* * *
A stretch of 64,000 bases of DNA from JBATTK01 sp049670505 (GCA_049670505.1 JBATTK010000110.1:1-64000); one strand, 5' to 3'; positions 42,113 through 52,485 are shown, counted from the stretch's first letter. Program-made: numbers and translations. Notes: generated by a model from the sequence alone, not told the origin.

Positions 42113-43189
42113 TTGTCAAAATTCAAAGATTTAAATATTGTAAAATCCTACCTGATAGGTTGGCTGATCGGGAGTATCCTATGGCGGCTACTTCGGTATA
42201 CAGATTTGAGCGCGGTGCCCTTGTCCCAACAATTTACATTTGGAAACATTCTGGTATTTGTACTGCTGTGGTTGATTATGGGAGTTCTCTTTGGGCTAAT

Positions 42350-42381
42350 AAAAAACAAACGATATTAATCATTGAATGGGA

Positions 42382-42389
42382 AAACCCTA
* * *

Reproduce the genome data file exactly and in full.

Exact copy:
A stretch of 64,000 bases of DNA from JBATTK01 sp049670505 (GCA_049670505.1 JBATTK010000110.1:1-64000); one strand, 5' to 3'; positions 42,113 through 52,485 are shown, counted from the stretch's first letter. Program-made: numbers and translations. Notes: generated by a model from the sequence alone, not told the origin.

Positions 42113-43189
42113 TTGTCAAAATTCAAAGATTTAAATATTGTAAAATCCTACCTGATAGGTTGGCTGATCGGGAGTATCCTATGGCGGCTACTTCGGTATA
42201 CAGATTTGAGCGCGGTGCCCTTGTCCCAACAATTTACATTTGGAAACATTCTGGTATTTGTACTGCTGTGGTTGATTATGGGAGTTCTCTTTGGGCTAAT

Positions 42350-42381
42350 AAAAAACAAACGATATTAATCATTGAATGGGA

Positions 42382-42389
42382 AAACCCTA